Yes, I'll give you that. I had actually forgotten that it's primary education that you're involved with.

barbados wrote:
The primary production is a year group's show - Always year 6 - who like year 13 at secondary have now pretty much finished the important bit. I also appreciate that a year group in KS3 will be slightly higher than 2 or 3 classes.


Year 13 just disappear once they have finished the important bit. There is a half day after A levels have finished on which the outgoing Year 13 are asked to come to school. It was last Friday and there was an assembly, but the main reason we ask them to come in that morning is to return books, laptops, and any other school property they may have. After that they usually go out drinking.

Year 11 who have just finished GCSEs had last week off, but nearly all of them are in school for three days starting tomorrow for sixth form induction. They have an assembly this Friday, and as it happens I'm leading it since the Head of Sixth Form is unavailable, but after that they will be released for summer one week before everyone else.


Now of course, teachers find themselves with some extra time once the exam years are no longer in class. That time is called "gained time", and officially it's the Head's rather than mine - she and not I tells my teachers what use to make of that time. In fact, this year she has delegated all the gained time within my Faculty back to me as a consequence of the reorganization that happened at Christmas, but I need not expect that to happen every year.

Tomorrow is Sports Day, and it's become established that it's the one day of the school year when I get into shorts and a stripey shirt and spend a few hours measuring long jumps. (I wasn't a bad long jumper myself in high school, and the PE people are aware that I know the rules and that I measure the jumps correctly. So they just throw me a tape measure and leave me to it, but some other teachers judging events need their hands held a bit more.)

Whose time I do that on is nowhere written down, and strictly speaking it probably should be.

 
barbados
1326368.  Wed Jul 10, 2019 1:12 am Reply with quote

Quote:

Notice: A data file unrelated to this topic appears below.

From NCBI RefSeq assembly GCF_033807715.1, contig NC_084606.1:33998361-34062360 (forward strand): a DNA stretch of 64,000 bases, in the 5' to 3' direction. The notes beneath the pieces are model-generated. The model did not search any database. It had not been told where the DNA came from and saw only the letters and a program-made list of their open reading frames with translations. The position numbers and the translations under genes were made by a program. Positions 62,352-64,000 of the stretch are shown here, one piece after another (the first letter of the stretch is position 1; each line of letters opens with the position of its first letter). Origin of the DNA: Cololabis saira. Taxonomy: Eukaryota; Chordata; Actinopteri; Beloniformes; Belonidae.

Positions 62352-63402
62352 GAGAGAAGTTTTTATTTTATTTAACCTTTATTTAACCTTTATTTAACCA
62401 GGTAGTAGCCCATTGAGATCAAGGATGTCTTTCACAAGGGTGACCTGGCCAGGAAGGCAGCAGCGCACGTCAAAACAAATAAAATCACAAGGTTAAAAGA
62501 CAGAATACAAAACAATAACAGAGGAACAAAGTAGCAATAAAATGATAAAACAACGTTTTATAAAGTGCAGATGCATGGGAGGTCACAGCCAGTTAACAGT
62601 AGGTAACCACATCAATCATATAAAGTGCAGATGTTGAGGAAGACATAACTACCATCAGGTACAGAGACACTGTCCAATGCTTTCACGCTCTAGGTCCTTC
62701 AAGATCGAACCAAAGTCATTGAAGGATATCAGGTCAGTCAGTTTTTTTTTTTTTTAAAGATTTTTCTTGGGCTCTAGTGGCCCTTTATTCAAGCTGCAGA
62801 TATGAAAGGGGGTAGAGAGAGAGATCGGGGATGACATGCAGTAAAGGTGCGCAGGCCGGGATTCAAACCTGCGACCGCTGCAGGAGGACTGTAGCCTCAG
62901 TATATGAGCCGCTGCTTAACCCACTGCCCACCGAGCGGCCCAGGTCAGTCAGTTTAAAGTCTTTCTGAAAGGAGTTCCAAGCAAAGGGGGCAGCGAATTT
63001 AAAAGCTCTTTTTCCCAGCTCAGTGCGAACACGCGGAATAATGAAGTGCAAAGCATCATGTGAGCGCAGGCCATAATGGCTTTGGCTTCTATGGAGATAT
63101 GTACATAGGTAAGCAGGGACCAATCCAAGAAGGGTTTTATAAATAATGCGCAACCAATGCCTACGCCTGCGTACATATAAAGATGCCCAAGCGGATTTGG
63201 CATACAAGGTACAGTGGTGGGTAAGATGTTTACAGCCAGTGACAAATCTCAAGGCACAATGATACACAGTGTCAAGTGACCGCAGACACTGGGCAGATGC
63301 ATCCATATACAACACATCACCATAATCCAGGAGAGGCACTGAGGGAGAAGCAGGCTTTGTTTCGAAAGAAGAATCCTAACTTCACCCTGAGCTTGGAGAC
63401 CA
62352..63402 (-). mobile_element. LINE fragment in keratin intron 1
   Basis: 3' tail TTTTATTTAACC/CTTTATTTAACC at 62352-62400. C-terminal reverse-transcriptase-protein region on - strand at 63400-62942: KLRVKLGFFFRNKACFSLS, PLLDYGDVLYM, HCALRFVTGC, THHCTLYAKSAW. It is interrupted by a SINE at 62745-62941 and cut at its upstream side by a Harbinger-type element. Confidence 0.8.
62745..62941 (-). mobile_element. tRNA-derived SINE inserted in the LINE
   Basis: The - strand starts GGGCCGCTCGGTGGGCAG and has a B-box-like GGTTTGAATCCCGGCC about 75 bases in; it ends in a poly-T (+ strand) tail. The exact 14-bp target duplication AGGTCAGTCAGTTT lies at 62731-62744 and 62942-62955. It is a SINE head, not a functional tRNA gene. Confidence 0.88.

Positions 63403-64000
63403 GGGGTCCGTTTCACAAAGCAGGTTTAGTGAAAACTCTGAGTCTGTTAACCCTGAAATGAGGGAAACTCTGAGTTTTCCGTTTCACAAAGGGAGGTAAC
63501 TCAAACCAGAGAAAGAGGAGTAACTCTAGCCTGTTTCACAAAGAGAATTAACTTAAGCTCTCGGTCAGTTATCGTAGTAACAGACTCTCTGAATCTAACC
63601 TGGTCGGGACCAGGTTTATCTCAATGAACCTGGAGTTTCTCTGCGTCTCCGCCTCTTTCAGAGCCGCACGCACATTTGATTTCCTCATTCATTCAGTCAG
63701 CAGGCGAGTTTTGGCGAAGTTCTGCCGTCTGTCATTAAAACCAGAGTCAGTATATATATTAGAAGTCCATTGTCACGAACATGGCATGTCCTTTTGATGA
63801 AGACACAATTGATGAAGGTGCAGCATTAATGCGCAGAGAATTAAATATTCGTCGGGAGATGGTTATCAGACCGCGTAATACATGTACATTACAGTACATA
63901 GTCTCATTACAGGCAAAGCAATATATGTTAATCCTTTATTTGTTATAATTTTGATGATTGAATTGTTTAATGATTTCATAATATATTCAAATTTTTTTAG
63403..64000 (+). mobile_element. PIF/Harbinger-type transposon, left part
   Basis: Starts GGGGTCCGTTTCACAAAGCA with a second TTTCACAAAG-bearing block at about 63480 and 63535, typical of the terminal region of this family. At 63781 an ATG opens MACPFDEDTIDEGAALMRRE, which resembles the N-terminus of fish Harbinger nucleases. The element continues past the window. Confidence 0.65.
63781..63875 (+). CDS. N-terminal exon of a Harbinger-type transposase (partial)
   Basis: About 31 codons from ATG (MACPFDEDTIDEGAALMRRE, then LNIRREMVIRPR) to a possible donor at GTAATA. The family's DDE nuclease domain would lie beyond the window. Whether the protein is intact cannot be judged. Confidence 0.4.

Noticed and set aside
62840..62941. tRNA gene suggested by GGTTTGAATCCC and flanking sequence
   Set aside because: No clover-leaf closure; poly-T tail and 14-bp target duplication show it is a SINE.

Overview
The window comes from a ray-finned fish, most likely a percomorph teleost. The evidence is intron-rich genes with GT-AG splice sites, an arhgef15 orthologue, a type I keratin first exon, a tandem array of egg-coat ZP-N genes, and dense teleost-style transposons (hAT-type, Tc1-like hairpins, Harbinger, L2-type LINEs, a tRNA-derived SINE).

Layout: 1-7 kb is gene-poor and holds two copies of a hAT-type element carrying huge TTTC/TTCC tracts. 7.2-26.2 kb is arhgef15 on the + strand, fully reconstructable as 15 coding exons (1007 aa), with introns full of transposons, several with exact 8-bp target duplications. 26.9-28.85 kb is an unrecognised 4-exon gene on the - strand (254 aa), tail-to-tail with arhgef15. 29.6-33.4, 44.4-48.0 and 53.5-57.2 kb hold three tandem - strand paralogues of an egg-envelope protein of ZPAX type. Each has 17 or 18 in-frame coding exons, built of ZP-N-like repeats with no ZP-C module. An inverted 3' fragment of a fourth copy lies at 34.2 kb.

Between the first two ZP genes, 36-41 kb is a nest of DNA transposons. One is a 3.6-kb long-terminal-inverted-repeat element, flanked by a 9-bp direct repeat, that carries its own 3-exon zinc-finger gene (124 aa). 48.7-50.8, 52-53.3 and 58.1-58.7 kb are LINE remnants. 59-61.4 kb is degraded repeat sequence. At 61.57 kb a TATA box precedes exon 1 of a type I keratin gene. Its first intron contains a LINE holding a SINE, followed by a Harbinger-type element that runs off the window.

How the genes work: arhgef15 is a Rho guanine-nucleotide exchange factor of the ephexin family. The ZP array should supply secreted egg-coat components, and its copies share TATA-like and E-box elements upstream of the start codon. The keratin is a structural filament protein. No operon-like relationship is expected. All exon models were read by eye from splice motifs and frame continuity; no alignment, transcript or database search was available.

That time is called "gained time"


It is also known as now weve finished for the summer, lets ask IT to put together a system, they must have nothing else to do. time. ;)

 
suze
1326429.  Wed Jul 10, 2019 11:45 am Reply with quote

That's one thing that won't be happening at my school, since the IT Director is leaving at the end of term. Since that was announced it has been noted that he has ceased to wear a tie, although I don't really know the guy so I cannot comment on whether this is A Statement.

He combined the roles of leading the teaching of ICT and Computer Science and of being in charge of the school's computer systems, but the governors appear to have decided that this dual role is not the best way forward. As, I dare say, you and I could both have told them when they first had the idea.

 
Awitt
1326444.  Wed Jul 10, 2019 5:30 pm Reply with quote

Still, sounds better than my Government high school where our IT tech is there for one and a half days a week.
Any problems logged take up to two weeks for him to deal with and address, as there's often more urgent stuff.

The music teacher doubles as the IT teacher, but he does know his computers. He was the one who worked out the issue with one mouse when on lunchtime duty - some kid had moved the label to cover the sensor.

With the start of our next term/semester next week, I've just seen an email from the principal to say that a number of staff are on approved leave for the first few weeks and if anyone else is needing to be away (illness) could they please let her know directly.

 
PDR
1326445.  Wed Jul 10, 2019 5:39 pm Reply with quote

crissdee wrote:
TIL that my now 58 year old brother has never heard of Occam's Razor, not even the concept of it.


One could think of several reasons why this might be so - but as a working hypothesis I'd suggest assuming the simplest.

PDR